Gladiator T1 Pre-Workout (Sampler)
Brand RENEGADE PROTEIN
TYPE code:" FREE SHIPPING- " under $12 purchases
We Bring you the most researched with Premium Quality Ingredients Focused in Clean Energy & Pump
Gladiator Pre-workout has truly raised the bar when it comes to high end quality performance for Maximum Power, Strength, Energy, Focus & Endurance. Only using the most researched premium ingredients with NO PROPRIETY BLEND, free from any banned substances, GMO’s and Glutens.
We specifically designed this pre-workout for people who are looking to get an EDGE in the gym or for Sports. You don't get that high intense hit of uncontrollable buzz like other pre-workouts in the market, but rather more focused and leveled feeling. All the energy has gone into the overall performance for your body.
Gladiator T1 delivers results with 6 active ingredients with the recommended amount of dosages for that Clean Energy. Enhance your work out with Gladiator T1 Premium Pre-workout.
-Supports Engery & ATP Levels
-Increase Muscle Strength
-Promotes Nitric Oxide
-No Jitters or Anxiety!
-No Artificial Flavours!
-No Artificial Colourings!
-GMO & Gluten Free!
-No Unnecessary added Fillers!
-No Banned Substances
-No Doping Agents
MOST RESEARCHED TOP 6 ACTIVE INGREDIENTS QUICK FACTS
Creatine & Caffeine delivers great boost to your energy (ATP) and athletic performance focus.
Citrulline Malate can assist in LONGER WORKOUTS, LESS SORENESS, and BETTER RECOVERY with increased PUMP, helps to Boost Nitric Oxide levels
Arginine & Beta-Alanine increase blood flow & muscle carnosine levels. It also helps to Boost Nitric Oxide levels, which increases blood flow resulting in increased Power & Strength levels. Less Fatigue.
Taurine helps to increases muscle contractility both within the heart and joints resulting in more powerful workouts and helps to reduce lactic acid build up.
Research References 6 Active Ingredients
Citrulline Malate REFERENCES
Perez-Guisado J, Jakeman PM. Citrulline Malate Enhances Athletic Anaerobic Performance and Relieves Muscle Soreness. The Journal of Strength & Conditioning Research 2010;24(5):1215-22 10.519/JSC.0b013e3181cb28e0.
Orozco-Gutierrez JJ, Castillo-Martinez L, Orea-Tejeda A, et al. Effect of L-arginine or L-citrulline oral supplementation on blood pressure and right ventricular function in heart failure patients with preserved ejection fraction. Cardiology journal 2010;17(6):612-8.
Sureda A, Cordova A, Ferrer M, Perez G, Tur J, Pons A. l-Citrulline-malate influence over branched chain amino acid utilization during exercise. European Journal of Applied Physiology 2010;110(2):341-51. doi: 10.1007/s00421-010-1509-4.
Effects of L-citrulline oral supplementation on polymorphonuclear neutrophils oxidative burst and nitric oxide production after exercise. Free Radical Research 2009;43(9):828-35. doi: doi:10.1080/10715760903071664.
Bemben MG, Lamont HS Creatine supplementation and exercise performance: recent findings. Sports Med. (2005) 35(2):107-25.
van Loon LJ et. al. Effects of creatine loading and prolonged creatine supplementation on body composition, fuel selection, sprint and endurance performance in humans. Clin Sci (Lond). (2003) 104(2):153-62.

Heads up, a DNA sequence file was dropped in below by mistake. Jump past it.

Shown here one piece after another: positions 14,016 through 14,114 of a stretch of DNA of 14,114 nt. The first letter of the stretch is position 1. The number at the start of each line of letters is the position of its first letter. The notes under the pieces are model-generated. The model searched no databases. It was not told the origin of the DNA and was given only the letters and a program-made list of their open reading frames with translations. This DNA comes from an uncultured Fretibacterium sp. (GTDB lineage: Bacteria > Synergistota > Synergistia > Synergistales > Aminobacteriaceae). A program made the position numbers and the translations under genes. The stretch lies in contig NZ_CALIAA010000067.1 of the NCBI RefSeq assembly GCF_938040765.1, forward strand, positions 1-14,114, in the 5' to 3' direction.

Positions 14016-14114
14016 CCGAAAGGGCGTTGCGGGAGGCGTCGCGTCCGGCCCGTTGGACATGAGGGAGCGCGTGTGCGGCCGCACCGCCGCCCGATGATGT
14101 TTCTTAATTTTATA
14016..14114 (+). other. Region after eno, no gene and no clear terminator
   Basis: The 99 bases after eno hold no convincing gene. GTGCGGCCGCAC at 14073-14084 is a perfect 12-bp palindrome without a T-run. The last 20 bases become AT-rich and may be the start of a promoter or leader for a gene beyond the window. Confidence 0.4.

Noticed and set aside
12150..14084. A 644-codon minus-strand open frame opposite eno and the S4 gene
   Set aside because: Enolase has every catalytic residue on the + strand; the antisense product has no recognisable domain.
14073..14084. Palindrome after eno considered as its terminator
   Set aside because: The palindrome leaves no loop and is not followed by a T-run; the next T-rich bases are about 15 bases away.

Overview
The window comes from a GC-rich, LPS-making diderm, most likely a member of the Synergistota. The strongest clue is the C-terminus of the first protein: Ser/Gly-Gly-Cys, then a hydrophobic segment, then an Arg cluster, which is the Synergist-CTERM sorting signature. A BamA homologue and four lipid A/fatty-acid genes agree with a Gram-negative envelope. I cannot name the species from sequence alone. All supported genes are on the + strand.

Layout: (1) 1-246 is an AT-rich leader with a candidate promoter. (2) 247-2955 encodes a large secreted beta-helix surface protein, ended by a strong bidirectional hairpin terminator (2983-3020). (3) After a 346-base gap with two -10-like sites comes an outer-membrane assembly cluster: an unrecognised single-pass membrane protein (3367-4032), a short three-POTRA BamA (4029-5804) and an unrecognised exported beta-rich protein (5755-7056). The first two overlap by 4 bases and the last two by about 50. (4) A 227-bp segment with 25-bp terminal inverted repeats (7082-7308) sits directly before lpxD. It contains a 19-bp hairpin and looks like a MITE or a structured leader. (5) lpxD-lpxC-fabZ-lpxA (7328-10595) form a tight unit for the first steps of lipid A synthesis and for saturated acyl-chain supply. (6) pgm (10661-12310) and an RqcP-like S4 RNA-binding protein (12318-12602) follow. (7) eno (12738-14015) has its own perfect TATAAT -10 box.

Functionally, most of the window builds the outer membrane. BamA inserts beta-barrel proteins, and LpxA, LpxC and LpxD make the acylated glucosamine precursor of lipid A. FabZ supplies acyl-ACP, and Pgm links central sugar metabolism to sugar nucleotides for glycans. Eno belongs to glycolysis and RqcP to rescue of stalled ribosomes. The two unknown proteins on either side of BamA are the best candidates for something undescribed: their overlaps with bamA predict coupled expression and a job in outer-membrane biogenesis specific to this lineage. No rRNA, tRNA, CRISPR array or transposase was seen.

Rawson ES, Volek JS. Effects of creatine supplementation and resistance training on muscle strength and weightlifting performance. J Strength Cond Res. (2003) 17(4):822-31.
Kreider RB. Effects of creatine supplementation on performance and training adaptations. Mol Cell Biochem. (2003) 244(1-2):89-94.
Willoughby DS and J. Rosene. Effects of oral creatine and resistance training on myosin heavy chain expression. Med Sci Sports Exerc. (2001) 33(10):1674-81.
Willoughby DS and JM Rosene. Effects of oral creatine and resistance training on myogenic regulatory factor expression. Med Sci Sports Exerc. (2003) 35(6):923-9.
Parise G et. al. Effects of acute creatine monohydrate supplementation on leucine kinetics and mixed-muscle protein synthesis. J Appl Physiol. (2001) 91(3):1041-7.
Mihic S et. al. Acute creatine loading increases fat-free mass, but does not affect blood pressure, plasma creatinine, or CK activity in men and women. Med Sci Sports Exerc. (2000) 32(2):291-6.
Branch JD. Effect of creatine supplementation on body composition and performance: a meta-analysis. Int J Sport Nutr Exerc Metab. (2003) 13(2):198-226.
Louis M et. al. No effect of creatine supplementation on human myofibrillar and sarcoplasmic protein synthesis after resistance exercise. Am J Physiol Endocrinol Metab. (2003) 285(5):E1089-94.
Louis M et. al. Creatine supplementation has no effect on human muscle protein turnover at rest in the postabsorptive or fed states. Am J Physiol Endocrinol Metab. (2003) 284(4):E764-70.
Juhn MS, Oral creatine supplementation and athletic performance: a critical review. Clin J Sport Med. (1998) 8(4):286-97.
Chwalbinska-Moneta J. Effect of creatine supplementation on aerobic performance and anaerobic capacity in elite rowers in the course of endurance training. Int J Sport Nutr Exerc Metab. (2003) 13(2):173-83.
Engelhardt M et. al. Creatine supplementation in endurance sports. Med Sci Sports Exerc. (1998) 30(7):1123-9.
Santos RV et. al. The effect of creatine supplementation upon inflammatory and muscle soreness markers after a 30km race. Life Sci. (2004) 75(16):1917-24.
van Loon LJ et. al. Creatine supplementation increases glycogen storage but not GLUT-4 expression in human skeletal muscle. Clin Sci (Lond). (2004) 106(1):99-106.